• Nevsky was reportedly the Kremlin’s preferred choice and a source told the BBC Russian Service on Sunday that the poll was rigged in the medieval prince’s favor. The same source suggested the whole discussion was designed to divert attention from Navalny, an explanation that was later repeated by media outlet Meduza. Either way, it seemed certain Lubyanka Square was about to acquire a statue. “Nobody wants to leave a hole there. The option ‘just leave it well alone’ is already off the table,” the influential editor-in-chief of Ekho Moskvy Alexei Venediktov stated. By Friday, Nevsky was ahead with 55 percent of the vote, against 45 percent for Dzerzhinsky.
  • Then everything changed. Sobyanin unexpectedly announced Friday evening that there would be no new monument. “It’s obvious that public opinion is divided,” he wrote on his blog. “The vote itself is contributing to further conflict between people who hold differing views… the monuments that stand in our streets and squares should unite the public, not divide us.”
  • A City Hall source told Open Media the decision to stop the poll came from the same place as the proposal to have it in the first place – the Kremlin. Perhaps someone realized that, far from being a distraction, the debate was actually inflaming passions. A second source said the level of support for Dzerzhinsky was far higher than the authorities expected.

Why the world should care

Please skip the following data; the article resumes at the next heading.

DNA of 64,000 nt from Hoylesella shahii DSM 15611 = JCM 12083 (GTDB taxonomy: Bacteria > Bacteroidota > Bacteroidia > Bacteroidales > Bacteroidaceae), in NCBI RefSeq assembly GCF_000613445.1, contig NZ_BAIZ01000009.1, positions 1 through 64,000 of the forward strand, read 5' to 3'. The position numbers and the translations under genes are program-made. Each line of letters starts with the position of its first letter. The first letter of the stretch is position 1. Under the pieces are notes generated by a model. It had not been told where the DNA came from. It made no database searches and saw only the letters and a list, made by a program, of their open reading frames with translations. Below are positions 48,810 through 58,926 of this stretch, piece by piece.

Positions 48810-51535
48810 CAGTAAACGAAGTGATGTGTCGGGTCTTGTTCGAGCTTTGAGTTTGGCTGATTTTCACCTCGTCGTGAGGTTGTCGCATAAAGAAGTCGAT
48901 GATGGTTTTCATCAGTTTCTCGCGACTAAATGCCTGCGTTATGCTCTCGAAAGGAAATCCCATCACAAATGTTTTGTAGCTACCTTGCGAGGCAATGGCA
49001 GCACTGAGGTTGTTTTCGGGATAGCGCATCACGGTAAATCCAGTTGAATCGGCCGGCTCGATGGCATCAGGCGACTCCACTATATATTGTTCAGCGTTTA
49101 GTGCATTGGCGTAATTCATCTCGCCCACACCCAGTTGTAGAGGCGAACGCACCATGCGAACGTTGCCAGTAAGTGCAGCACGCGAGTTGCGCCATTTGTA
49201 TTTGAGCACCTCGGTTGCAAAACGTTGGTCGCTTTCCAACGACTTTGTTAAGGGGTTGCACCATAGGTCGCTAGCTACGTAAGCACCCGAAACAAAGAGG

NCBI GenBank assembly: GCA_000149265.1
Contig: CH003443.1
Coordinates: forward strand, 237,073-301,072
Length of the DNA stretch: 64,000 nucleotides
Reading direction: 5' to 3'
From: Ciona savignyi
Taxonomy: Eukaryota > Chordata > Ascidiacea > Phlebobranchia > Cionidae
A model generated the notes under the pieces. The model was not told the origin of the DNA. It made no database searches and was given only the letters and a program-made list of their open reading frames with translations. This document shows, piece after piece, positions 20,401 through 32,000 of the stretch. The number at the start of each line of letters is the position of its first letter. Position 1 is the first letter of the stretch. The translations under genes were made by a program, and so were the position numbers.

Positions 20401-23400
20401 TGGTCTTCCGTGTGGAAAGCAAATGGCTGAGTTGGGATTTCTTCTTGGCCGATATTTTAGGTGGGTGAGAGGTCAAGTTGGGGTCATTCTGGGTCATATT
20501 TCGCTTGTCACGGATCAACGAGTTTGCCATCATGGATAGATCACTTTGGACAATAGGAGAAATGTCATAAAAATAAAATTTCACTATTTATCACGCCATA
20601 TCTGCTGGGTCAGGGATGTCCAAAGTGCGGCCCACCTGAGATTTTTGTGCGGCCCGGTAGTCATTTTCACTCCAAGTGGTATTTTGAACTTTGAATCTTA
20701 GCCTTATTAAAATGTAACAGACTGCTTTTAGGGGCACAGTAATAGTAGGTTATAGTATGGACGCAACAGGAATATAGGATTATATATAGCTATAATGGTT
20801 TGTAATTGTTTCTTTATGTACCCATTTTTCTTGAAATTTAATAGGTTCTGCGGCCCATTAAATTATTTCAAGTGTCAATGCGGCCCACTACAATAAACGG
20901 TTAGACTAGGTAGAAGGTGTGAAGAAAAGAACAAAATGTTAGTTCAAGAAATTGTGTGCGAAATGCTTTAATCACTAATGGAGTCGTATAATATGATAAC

It’s difficult to say for sure who came up with the idea for this vote, or who scrapped it. However, it’s clear the original plan went awry. It seems unlikely it was a negative public reaction that influenced the authorities — three years ago, nobody was bothered by protests against the installation of another ugly statue of a medieval Russian prince in downtown Moscow. But it’s possible the authorities were worried about offending the FSB if Dzerzhinsky was snubbed. Either way, these sorts of public discussions about monuments are much more complicated than they once were. While they were once a convenient way for the Kremlin to manipulate public opinion, this is no longer the case.

Russia’s homegrown ‘dollar store’ chain set for giant IPO

Falling salaries and stalling economic growth have helped a new leader emerge in the Russian retail market: dollar store chain Fix Price. Due to float on the London Stock Exchange next month in an IPO, Fix Price was this week valued at up to $11.5 billion — making it Russia’s biggest retailer.

  • Fix Price is currently holding a road show for its IPO and the organizers – Bank of America, J.P. Morgan and Russia’s VTB Capital – value the company between $7 and $11.5 billion. If all goes to plan, Fix Price will net $1.5 billion for development and pull off the biggest Russian IPO since 2017.
  • Founders Sergei Lomakin and Artyom Khachaturyan set up the chain in 2007, opting to mimic the U.S. ‘dollar store’ format (at the time this meant everything went for 30 rubles). The format was partly a result of limited options resulting from the non-compete agreement Lomakin and Khachaturyan signed in the sale of their previous business, the Kopeika discount food stores.
  • In its first few years, Fix Price saw turnover double each year. But that rate of growth looked destined to slow — until Russian salaries began to drop in 2014, boosting the budget store sector. Since 2017, Fix Price has seen its turnover and profits increase by at least 30 percent each year, more than twice as fast as the biggest Russian retailers.
  • Such growth and profitability mean Fix Price could become Russia’s highest-valued retailer. Although market leaders X5 Retail Group and Magnit enjoy revenues over 10 times bigger than Fix Price’s annual $2 billion, their market values are just $9 billion and $7 billion, respectively.